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Bruno Silva Santos is a PhD student who works with the Guarani-Mbya people in São Paulo, Brazil. His major research interest is to draw connections between Amerindian Studies, Multispecies Ethnography and Medical Anthropology. He holds a Wellcome Trust Studentship to carry a research project which main goal is to deepen anthropological understandings of health, illness and disease issues in contexts where the Guarani-Mbya people, rodents and microorganisms become entangled through leptospirosis within the Jaraguá Indigenous Land – a small territory surrounded by the city of São Paulo. He is particularly interested in how such ethnographic investigation may unsettles colonial vestiges of epidemiological reasoning that continues to inform understandings of zoonosis.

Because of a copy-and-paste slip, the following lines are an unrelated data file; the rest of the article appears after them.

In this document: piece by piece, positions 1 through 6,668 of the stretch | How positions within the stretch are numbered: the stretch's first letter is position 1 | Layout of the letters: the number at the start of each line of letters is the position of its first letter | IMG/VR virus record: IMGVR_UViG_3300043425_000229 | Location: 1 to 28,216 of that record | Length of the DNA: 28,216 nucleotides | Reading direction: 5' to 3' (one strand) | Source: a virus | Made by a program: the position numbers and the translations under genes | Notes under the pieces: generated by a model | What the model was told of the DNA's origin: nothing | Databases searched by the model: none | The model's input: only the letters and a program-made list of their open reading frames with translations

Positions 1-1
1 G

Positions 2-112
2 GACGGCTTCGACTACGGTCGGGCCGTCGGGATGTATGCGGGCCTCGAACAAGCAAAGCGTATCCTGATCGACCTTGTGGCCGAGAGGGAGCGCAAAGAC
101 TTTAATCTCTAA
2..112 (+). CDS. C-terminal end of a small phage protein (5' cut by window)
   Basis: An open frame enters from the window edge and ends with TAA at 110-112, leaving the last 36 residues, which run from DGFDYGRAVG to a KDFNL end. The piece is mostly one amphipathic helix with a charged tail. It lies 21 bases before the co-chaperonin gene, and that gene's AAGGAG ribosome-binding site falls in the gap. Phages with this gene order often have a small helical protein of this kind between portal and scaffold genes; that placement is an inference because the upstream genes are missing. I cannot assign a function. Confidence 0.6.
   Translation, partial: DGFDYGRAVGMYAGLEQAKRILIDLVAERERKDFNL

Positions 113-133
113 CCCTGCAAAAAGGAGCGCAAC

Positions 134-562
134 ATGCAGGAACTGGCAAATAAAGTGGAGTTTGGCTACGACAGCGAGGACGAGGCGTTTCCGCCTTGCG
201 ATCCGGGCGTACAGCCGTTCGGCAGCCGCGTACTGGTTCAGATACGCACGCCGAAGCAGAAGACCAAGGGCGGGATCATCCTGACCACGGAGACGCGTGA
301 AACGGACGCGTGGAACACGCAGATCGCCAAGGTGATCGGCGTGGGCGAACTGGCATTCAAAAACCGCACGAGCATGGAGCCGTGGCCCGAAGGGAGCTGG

During his Masters, concluded in the Postgraduate Program in Social Anthropology at the Federal University of São Carlos (2019-2021), Bruno elaborated an ethnography about the relations between the Guarani-Mbya people and small rodents – a topic poorly explored in Amerindian Studies. In this project, he was interested in understanding how indigenous perceptions and practices toward rats and small rodents could provide productive insights to understand the relationship between indigenous, non-indigenous and animals within a context highly marked by interethnic asymmetries.

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